Dec 15, 2012

Posted by in 1/2 Day Vacation, Articles | 0 Comments

Exploring Argentine Wines: Malbec, Torrontés and Bonarda

IMG_3501I recently watched the documentary, Boom Varietal: the Rise of Argentine Malbec, a film based on the progressing popularity and quality of Argentine Malbecs.  Produced by Southern Wine Group – an importer and producer of Latin American and Oregon wine, Boom Varietal gives an in-depth look at some of Argentina’s past and present vineyards and wineries that are known for the production and boom of the Malbec varietal.

In addition to importing several different brands from Argentina, Chile, Uruguay and Baja California, Southern Wine Group owns and operates Bodega Calle winery in Mendoza, Argentina. Headquartered in Bend, Oregon, Southern Wine Group’s founder/President, Kirk Ermisch, under the label Ermisch Family Cellars, contracted Willamette Valley winemaker Robert Brittan to make an incredible Oregon Pinot Noir named, Erendira. I reviewed and loved the 2010 Ermisch Family Cellars Erendira.

IMG_3499Southern Wine Group’s Bodega Calle winery is a small-lot, red wine making studio located in Mendoza, Argentina, in the well-known viticulture area of Luján de Cuyo. All wines are made using a process called gravity-flow winemaking – wines are never crushed or  pumped to deliver the grapes to the fermentation tanks; instead, they are made with the use of gravity. This process allows Bodega Calle wines to showcase a notably softer texture with smoother tannins.

As impressed as I was with the Erendira, and with the documentary, Boom Varietal, I was elated to have a chance to sample Southern Wine Group’s Bodega Calle Ca’ de Calle Red Blend, Bodega Calle Alberti 154 Malbec ’10, Bodega Calle Alberti 154 Torrontés ’10; along with, Carlos Basso Viña Amalia Reserva Malbec ’10 and Durigutti Bonarda ’08.

~($18.99) Bodega Ca’ de Calle 2010 Reserva Red Blend is 70% Malbec, 16% Tempranillo, 12% Syrah and 2% Petit Verdot – a blend of some of the best wines at Bodega Calle. The grapes were hand harvested, made using gravity glow, and aged in new and used French oak for twelve months. A gorgeous deep, dark purple hue in the glass, aromas of ripe plums and blackberries are immediately revealed. On the palate, generous fruit flavors of blackberry, spice and oak offer a luscious mouthfeel. Big and bold, but also very approachable and easy to drink. I love the super smooth, palate pleasing finish.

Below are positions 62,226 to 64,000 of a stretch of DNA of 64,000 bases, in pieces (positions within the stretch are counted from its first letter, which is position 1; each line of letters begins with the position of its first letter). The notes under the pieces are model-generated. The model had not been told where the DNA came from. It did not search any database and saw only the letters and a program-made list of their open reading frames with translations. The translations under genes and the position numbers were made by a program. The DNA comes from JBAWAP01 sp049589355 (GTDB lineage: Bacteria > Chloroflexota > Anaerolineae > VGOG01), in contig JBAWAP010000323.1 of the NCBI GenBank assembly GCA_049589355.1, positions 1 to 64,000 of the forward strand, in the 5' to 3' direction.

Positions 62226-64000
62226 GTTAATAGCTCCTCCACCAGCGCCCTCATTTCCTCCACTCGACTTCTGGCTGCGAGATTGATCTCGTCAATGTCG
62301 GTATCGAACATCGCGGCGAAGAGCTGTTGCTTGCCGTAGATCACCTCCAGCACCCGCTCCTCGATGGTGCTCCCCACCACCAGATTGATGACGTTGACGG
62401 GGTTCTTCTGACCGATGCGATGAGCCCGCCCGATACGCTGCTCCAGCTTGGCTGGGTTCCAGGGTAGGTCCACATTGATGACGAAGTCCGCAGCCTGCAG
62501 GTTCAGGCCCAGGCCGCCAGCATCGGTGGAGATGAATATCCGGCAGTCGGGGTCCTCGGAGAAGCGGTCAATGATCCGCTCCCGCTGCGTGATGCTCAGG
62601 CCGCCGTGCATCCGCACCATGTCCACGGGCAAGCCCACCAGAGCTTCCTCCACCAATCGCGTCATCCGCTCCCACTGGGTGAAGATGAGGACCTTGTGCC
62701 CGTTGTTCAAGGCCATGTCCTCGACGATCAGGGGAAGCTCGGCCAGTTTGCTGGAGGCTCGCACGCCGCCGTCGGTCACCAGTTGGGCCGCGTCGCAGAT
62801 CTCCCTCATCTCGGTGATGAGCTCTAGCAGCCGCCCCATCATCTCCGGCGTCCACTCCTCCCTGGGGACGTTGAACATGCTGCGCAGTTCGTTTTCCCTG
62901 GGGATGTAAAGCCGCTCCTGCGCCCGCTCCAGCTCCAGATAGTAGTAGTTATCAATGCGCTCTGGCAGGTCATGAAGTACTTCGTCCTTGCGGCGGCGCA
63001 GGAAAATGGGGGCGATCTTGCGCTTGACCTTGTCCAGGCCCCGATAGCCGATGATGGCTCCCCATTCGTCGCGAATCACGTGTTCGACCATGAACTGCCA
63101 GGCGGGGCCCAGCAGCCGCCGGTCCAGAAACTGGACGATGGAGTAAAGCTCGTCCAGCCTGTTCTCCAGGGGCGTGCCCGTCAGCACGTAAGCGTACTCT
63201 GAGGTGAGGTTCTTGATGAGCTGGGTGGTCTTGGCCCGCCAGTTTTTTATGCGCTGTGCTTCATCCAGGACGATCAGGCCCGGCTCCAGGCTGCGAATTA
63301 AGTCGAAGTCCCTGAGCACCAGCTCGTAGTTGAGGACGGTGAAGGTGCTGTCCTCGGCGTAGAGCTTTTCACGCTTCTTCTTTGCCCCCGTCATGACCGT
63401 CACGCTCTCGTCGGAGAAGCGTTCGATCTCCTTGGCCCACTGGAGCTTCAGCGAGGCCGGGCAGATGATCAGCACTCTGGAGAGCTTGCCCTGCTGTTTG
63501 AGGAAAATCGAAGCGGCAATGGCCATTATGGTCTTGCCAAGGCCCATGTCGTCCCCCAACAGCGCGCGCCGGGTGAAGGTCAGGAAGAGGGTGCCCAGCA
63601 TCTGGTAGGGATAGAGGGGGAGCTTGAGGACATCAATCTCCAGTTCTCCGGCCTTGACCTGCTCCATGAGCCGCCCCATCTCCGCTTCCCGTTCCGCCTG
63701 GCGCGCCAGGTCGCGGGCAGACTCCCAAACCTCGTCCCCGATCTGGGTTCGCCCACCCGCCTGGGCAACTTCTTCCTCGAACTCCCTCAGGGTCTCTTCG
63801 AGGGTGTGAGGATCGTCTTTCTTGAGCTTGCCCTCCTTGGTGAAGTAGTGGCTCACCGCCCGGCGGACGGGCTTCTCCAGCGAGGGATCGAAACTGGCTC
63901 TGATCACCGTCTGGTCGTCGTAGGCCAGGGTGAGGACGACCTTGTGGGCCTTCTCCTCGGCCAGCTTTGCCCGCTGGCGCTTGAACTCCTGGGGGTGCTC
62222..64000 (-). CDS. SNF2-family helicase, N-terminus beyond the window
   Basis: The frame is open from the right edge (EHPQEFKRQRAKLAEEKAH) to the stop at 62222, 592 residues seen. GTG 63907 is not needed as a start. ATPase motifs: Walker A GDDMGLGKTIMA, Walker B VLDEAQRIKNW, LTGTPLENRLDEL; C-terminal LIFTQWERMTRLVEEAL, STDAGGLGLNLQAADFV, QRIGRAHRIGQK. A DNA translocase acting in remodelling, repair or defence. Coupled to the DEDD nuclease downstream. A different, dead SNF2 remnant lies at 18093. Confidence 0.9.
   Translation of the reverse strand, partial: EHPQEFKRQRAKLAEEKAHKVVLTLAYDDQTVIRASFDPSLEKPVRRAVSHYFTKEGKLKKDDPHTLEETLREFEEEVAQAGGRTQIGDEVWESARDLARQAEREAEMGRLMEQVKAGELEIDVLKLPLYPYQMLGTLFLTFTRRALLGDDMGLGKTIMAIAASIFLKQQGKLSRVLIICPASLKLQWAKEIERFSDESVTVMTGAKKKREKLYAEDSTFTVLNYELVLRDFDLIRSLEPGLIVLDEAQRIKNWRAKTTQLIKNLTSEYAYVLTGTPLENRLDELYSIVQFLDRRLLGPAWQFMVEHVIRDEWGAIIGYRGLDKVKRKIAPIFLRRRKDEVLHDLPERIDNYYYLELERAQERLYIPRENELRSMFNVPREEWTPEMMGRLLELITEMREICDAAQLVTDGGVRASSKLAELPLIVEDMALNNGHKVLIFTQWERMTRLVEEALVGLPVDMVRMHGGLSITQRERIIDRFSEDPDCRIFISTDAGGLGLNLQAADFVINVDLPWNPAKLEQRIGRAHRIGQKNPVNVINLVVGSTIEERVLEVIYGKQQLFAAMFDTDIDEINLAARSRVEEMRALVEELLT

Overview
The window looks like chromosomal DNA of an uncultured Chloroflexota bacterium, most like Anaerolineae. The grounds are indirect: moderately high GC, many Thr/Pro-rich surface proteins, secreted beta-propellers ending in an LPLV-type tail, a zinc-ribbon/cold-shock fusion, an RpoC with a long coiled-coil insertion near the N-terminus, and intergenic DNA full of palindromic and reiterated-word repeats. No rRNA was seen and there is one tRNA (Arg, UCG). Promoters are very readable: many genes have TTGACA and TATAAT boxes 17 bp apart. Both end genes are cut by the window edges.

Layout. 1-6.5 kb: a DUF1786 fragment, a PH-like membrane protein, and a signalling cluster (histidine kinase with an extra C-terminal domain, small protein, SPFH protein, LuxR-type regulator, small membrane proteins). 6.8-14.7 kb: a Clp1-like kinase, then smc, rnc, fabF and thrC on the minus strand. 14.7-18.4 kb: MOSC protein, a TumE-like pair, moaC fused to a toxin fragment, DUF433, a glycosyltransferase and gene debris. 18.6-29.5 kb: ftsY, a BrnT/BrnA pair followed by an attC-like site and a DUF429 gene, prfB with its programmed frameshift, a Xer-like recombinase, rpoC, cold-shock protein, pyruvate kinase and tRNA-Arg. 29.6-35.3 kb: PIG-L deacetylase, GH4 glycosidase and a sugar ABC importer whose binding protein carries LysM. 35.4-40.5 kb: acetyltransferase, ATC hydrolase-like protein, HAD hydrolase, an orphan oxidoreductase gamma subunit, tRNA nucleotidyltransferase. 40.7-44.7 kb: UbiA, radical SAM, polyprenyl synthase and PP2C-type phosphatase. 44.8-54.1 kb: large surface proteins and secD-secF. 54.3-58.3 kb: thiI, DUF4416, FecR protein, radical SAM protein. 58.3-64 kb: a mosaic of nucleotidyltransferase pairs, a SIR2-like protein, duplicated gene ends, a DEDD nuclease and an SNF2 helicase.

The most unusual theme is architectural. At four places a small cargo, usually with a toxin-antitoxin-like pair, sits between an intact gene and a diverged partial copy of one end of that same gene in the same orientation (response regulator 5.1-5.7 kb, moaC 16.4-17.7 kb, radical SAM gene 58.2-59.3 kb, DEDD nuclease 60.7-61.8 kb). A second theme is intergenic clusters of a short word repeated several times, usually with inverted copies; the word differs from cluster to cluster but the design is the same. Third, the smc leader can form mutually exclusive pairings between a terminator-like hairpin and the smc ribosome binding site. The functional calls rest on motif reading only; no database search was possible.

IMG_3497~($14.99) Bodega Calle Alberti 154 2010 Malbec is a combination of grapes sourced from old and new vines, which allows the wine to take on ripe fruit characteristics with solid structure and fine grained tannins. Aromas of dark fruit and earth are enhanced by a hint of leather, which follow through on to the palate with added raspberry and spice. Nice acidity rounds out the dark fruit flavors, and ends with a soft, smooth finish. Excellent value.

~($12.99) Bodega Calle Alberti 154 2010 Torrontés was sourced from two separate terroirs – LaRioja and La Salta. At first whiff of this super aromatic wine, I was reminded of my favorite pie from my days in Florida: Key Lime Pie. Along with the Key Lime Pie, other alluring tropical aromas and flavors included oranges, mangoes and stone fruit. A solid acidic backbone rounded out the fruit flavors – delivering a nicely balanced, silky, yet dry wine with a beautifully bright, clean finish. Yum. At just $12.99 a bottle, this tropical beauty will easily add a little liquid sunshine to anyone experiencing the winter blues.

IMG_3493~($18.99) Carlos Basso 2010 Viña Amalia Reserva Malbec is fruit forward and displays pleasant red fruit aromas along with hints of licorice and wood. A super juicy entrance on to the palate is full of smooth, round tannins with plum and vanilla flavors. I love the big, bold finish on this – it lures me back in for another taste. A surprising and truly gratifying find for under $20 dollars. The Basso family, originally from Genoa, Italy, has been producing wine since 1922. The family once owned Santa Ana Winery, which is one of Argentina’s largest Bodegas. Selling Santa Ana in 1996, the Basso’s purchased a small winery in Menodoza the following year, where the Carlos Basso wines were born. The winery is 100% percent estate, and is owned and operated by father and son team, Carlos and Adolfo Basso.

IMG_3491~($12.99) Durigutti 2008 Bonarda is a fruit bomb! This is a really, excellent, easy-going, full flavored wine for the price – there’s a lot going on in this wine for $12.99. In both aromas and flavors, lush plums, black cherries and blueberries abound. Excellent structure with its bright acidity and bountiful fruit. Full bodied loveliness in a bottle. This is the first Bonarda I’ve ever had, and now I’m inclined to definitely have more. Bonarda vine cuttings were brought to Argentina by Italian immigrants in the late 1800’s. Current thinking suggests that the Bonarda grape is related to the Italian grape, Dolcetto. Brothers Hector and Pablo Durigutti are truly passionate about this varietal, and it definitely shows in the 2008 vintage.

This is just the beginning of my exploration with Argentine wines, and I’m positively excited about the excellent quality and value of the wines I tried from Southern Wine Group. It’s rare to find such solid, full-flavored, complex wines under $20 dollars. I have a feeling I’ll soon be discovering all sorts of value beauties from Argentina and other Latin American wine regions – I’m looking forward to tasting my way through these solidly structured, fruit driven wines. Cheers!